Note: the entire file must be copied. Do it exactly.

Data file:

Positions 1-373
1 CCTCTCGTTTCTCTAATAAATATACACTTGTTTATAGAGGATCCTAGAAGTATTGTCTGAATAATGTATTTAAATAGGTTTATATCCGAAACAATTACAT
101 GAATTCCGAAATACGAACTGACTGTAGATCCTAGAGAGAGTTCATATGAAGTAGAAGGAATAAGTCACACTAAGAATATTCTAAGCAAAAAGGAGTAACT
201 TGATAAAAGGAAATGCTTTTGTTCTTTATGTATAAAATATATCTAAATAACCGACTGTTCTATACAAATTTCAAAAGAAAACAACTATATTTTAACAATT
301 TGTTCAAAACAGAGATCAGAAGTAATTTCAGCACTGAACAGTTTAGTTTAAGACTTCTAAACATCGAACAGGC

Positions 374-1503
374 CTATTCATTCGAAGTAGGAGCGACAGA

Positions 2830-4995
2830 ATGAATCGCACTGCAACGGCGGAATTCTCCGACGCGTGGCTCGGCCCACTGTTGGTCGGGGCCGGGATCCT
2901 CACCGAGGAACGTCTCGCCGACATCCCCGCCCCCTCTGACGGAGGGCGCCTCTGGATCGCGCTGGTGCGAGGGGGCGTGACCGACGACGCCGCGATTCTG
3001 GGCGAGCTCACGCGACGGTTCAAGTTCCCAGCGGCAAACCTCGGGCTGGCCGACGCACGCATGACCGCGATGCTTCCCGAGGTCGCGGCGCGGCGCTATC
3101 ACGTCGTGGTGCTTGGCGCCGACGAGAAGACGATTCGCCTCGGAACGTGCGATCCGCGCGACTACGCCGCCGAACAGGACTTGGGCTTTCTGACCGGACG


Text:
Positions 1-373
1 CCTCTCGTTTCTCTAATAAATATACACTTGTTTATAGAGGATCCTAGAAGTATTGTCTGAATAATGTATTTAAATAGGTTTATATCCGAAACAATTACAT
101 GAATTCCGAAATACGAACTGACTGTAGATCCTAGAGAGAGTTCATATGAAGTAGAAGGAATAAGTCACACTAAGAATATTCTAAGCAAAAAGGAGTAACT
201 TGATAAAAGGAAATGCTTTTGTTCTTTATGTATAAAATATATCTAAATAACCGACTGTTCTATACAAATTTCAAAAGAAAACAACTATATTTTAACAATT
301 TGTTCAAAACAGAGATCAGAAGTAATTTCAGCACTGAACAGTTTAGTTTAAGACTTCTAAACATCGAACAGGC

Positions 374-1503
374 CTATTCATTCGAAGTAGGAGCGACAGA

Positions 2830-4995
2830 ATGAATCGCACTGCAACGGCGGAATTCTCCGACGCGTGGCTCGGCCCACTGTTGGTCGGGGCCGGGATCCT
2901 CACCGAGGAACGTCTCGCCGACATCCCCGCCCCCTCTGACGGAGGGCGCCTCTGGATCGCGCTGGTGCGAGGGGGCGTGACCGACGACGCCGCGATTCTG
3001 GGCGAGCTCACGCGACGGTTCAAGTTCCCAGCGGCAAACCTCGGGCTGGCCGACGCACGCATGACCGCGATGCTTCCCGAGGTCGCGGCGCGGCGCTATC
3101 ACGTCGTGGTGCTTGGCGCCGACGAGAAGACGATTCGCCTCGGAACGTGCGATCCGCGCGACTACGCCGCCGAACAGGACTTGGGCTTTCTGACCGGACG